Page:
On a bright and sunny June day in the North Carolina Sandhills, Juli Inkster quietly – and gracefully – walked away from the final green of a U.S. Women’s Open for a record 35th and final time.
She had just completed a final-round 75 in the 2014 Women’s Open on Pinehurst Resort & Country Club’s Course No. 2, nine strokes higher than her brilliant 4-under-par 66 a day earlier. That 66 was the low round of the championship – equaled by just two other players – and put Inkster into contention for a third Women’s Open title.
It was Inkster’s first sub-70 round in a Women’s Open since 2003, the year that 2014 champion Michelle Wie made her Women’s Open debut at the age of 13, and Inkster’s first 66 since 2002 at Prairie Dunes Country Club in Hutchinson, Kan., where she claimed the second of her two titles.
An Inkster win would have made the 53-year-old the oldest champion in Women’s Open history, shattering the mark held by Babe Didrikson Zaharias, who was 43 when she won in 1954. Instead, the World Golf Hall of Famer settled for a share of 15th place, along with 2010 champion Paula Creamer, 2014 LPGA Tour Rookie of the Year Lydia Ko, and fellow major champions Brittany Lincicome and Shanshan Feng.
The vintage performance by five-time USGA champion Inkster was fitting during a championship that proved age is just a number.
In late May, Lucy Li, an 11-year-old from Redwood Shores, Calif. – 16 miles northwest of Inkster’s hometown of Los Altos – made international headlines by becoming the youngest qualifier in Women’s Open history. Li surpassed Lexi Thompson, who was 12 when she competed in 2007, just down the road from Pinehurst at Pine Needles Resort & Lodge in Southern Pines.
Li carded rounds of 74-68 at Half Moon Bay (Calif.) Golf Links’ Old Course to earn medalist honors at her sectional qualifier by a whopping seven strokes. A year earlier, Li became the youngest U.S. Women’s Amateur qualifier, but that achievement didn’t move the social media needle quite as much.
By the time Li arrived at Pinehurst, she was trending on Twitter.
With braces on her teeth and her hair in pigtails, Li looked the part of a typical sixth-grader, but her golf game was anything but elementary. Neither was her demeanor, as she charmed a roomful of reporters in a pre-championship press conference. Mixing humor and humility, Li handled each question with aplomb, often giggling before responding just to remind everyone of her youth.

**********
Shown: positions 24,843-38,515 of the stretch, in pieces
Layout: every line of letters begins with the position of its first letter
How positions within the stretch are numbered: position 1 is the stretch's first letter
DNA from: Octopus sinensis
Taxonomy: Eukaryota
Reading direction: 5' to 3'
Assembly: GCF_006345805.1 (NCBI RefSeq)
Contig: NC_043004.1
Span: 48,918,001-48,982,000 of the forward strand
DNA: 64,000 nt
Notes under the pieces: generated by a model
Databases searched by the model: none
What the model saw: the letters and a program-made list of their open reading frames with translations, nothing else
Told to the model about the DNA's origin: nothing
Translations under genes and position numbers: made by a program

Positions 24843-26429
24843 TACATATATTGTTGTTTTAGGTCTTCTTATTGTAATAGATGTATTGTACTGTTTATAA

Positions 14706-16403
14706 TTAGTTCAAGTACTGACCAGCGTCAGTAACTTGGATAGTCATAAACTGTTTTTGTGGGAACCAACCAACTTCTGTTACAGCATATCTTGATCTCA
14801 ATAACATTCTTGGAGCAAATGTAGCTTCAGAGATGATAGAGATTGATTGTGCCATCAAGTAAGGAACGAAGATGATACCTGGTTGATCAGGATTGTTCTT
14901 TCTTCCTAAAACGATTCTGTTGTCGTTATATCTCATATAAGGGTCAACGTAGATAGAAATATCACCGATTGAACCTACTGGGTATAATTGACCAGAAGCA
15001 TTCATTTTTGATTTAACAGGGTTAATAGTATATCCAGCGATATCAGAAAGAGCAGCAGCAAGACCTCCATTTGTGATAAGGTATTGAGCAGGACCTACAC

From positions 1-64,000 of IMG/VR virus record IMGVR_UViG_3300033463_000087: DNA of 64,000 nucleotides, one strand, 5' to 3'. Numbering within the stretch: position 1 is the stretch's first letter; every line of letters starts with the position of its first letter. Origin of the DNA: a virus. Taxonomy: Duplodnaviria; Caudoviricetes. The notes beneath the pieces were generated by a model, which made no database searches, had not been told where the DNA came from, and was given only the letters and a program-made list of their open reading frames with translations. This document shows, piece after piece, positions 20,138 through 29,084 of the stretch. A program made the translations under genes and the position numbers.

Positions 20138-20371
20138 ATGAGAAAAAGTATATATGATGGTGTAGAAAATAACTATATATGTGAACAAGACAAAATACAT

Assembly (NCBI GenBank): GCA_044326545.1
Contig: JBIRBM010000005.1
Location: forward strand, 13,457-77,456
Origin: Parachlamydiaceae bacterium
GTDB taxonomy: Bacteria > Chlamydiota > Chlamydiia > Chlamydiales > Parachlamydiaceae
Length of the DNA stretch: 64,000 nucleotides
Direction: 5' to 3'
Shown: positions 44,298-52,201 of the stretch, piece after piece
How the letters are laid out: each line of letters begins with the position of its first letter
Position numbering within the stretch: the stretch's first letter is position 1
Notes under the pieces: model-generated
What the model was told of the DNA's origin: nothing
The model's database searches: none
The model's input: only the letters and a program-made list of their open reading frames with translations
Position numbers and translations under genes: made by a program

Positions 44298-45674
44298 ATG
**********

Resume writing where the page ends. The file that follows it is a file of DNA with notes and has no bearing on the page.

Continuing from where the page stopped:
Li, who two months earlier won her age bracket in the inaugural Drive, Chip and Putt Championship at Augusta National Golf Club, quieted those who questioned the presence of an 11-year-old in the Women’s Open. She posted a pair of 8-over 78s to miss the 36-hole cut by six strokes, but her score equaled or bettered 34 others in the 154-player field.
“She is so mature for her age,” said 23-year-old Jessica Wallace, one of Li’s fellow competitors. “I had fun talking to her. It’s like talking to another 23-year-old.”
“It’s been a great week. I had a lot of fun,” Li told reporters as she munched on a post-round ice cream bar. “I learned a lot and, yeah, I guess it exceeded my expectations.”
Inkster is old enough to be Li’s grandmother, but the 31-time LPGA Tour winner registered five birdies against one bogey on Saturday to move from a tie for 28th to a tie for third and remind the field that she was still a factor at 53.
For Inkster, who has served as a mentor and inspiration to so many players, there would be no storybook finish. Nevertheless, she clearly illustrated the ageless boundaries of the game. Few sports offer the chance for an 11-year-old and a 53-year-old to compete equitably.
Inkster isn’t completely retiring from competitive golf – she plans to play up to 10 LPGA Tour events in 2015 – but she’s slowly transitioning from the game. In 2015, she will serve as captain of the U.S. Solheim Cup Team after having competed a U.S.-record nine times. And while she won’t play in the U.S. Women’s Open at Lancaster (Pa.) Country Club in July, she will serve a major role as one of the Fox Sports commentators for the network’s inaugural coverage of USGA championships, primarily the U.S. Open, U.S. Women’s Open and U.S. Senior Open.
This won’t be Inkster’s first foray into television. She worked five LPGA Tour events for Golf Channel in 2014. She will join fellow major champions Corey Pavin and Greg Norman, as well as PGA Tour winners Brad Faxon and Steve Flesch, on the telecasts.
Where Inkster is likely to be the biggest asset is at the Women’s Open and Women’s Amateur, a championship she claimed three consecutive years (1980-82) during her days as an All-America player at San Jose State.
“It’s always been near and dear to my heart, the one that I have always strived for,” Inkster told the Santa Cruz Sentinel of the Women’s Open. “I’ve been very fortunate to win a couple of them, and I think I can speak from the heart and experience about the U.S. Open and the U.S. Amateur.”
As fans of all ages have seen, heart is something that Inkster has in great supply.
David Shefter is a senior staff writer with the USGA. Email him at email@example.com.